Catchings gives kids hope, place to fit in

Tamika Catchings wasn't used to sitting still.

But an ACL injury that cut her All-American college career short also sidelined her for her first WNBA season, just after being drafted No. 3 overall by Indiana in 2001.

So Catchings went to the Fever's community relations department and begged them for something to do.

"I didn't want to be sitting around doing nothing," Catchings says. "I told them, 'Whatever you have, put me in there.'"

During her first event in 2001, a basketball clinic at a local family center, the club manager made a life-altering suggestion after watching the former University of Tennessee star work with the kids.

"He said, 'You should think about doing your own camp,'" Catchings said.

And so began the road to the Catch The Stars Foundation, which is celebrating its 10th year this summer, and has become a staple among youth outreach programs in Indianapolis.

Catch The Stars is a wide-ranging youth program serving underprivileged kids ages 7 through 16. The foundation offers 12 programs, including basketball camps, fitness clinics and mentoring and literacy programs. Tamika and her sister Tauja Catchings -- the daughters of former NBA player Harvey Catchings -- are hands-on founders.

"Tamika is always in the mix," says Cassandra Shelby, who runs a local community center, works with Catchings, and whose 14-year-old daughter Miah has been a part of the program since she was 6. "The great thing with Tamika is the time she takes with people. She didn't have to pull my daughter aside to mentor her, but she did. She told Miah that she can talk to her anytime, and she didn't have to do that. I just appreciate that she takes the time."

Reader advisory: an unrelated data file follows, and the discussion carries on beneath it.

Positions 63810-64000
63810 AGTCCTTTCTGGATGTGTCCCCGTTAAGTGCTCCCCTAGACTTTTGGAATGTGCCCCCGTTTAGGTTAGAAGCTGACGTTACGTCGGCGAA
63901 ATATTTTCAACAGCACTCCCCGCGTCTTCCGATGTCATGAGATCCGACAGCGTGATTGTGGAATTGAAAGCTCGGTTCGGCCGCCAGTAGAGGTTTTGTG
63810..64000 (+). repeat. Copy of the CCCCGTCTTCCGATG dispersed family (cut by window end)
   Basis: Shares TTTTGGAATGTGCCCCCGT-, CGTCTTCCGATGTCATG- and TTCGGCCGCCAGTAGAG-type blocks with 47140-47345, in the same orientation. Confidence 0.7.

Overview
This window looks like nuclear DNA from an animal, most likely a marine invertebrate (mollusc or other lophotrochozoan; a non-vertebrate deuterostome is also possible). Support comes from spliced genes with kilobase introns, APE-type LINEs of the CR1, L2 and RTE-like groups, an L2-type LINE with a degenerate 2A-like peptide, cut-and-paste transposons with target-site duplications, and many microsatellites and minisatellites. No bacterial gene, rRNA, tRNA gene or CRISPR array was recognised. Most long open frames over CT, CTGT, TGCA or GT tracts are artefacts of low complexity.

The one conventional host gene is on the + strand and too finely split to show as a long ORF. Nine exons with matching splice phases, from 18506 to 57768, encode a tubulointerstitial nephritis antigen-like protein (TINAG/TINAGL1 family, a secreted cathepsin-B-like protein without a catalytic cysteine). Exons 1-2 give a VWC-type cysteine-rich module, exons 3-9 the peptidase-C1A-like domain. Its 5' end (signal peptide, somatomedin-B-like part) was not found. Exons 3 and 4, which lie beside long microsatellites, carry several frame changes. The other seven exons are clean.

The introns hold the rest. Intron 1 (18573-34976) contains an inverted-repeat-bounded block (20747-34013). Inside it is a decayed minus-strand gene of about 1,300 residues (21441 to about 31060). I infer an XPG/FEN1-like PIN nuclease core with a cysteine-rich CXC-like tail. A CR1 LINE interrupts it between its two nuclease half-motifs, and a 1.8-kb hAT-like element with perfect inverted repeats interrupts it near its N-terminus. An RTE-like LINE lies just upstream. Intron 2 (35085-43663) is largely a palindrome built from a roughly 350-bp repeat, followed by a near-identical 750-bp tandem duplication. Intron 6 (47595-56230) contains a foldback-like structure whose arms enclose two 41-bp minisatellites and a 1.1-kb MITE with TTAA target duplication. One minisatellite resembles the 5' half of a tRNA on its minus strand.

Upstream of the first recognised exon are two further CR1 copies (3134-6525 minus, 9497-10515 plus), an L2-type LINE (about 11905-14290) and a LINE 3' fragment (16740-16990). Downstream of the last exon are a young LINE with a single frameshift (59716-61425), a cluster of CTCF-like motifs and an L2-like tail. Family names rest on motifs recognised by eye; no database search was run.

Cassandra Shelby first met Catchings at a Fever game more than a decade ago. She came to the game as a fan and was waiting afterward for an autograph. Catchings and Shelby got to talking about the community work that Shelby was doing.

"I told her that I did work with the juvenile court and I'd love for her to come down and talk to the kids, and she did," Shelby says. "I started volunteering for her and we've had a partnership and a friendship ever since."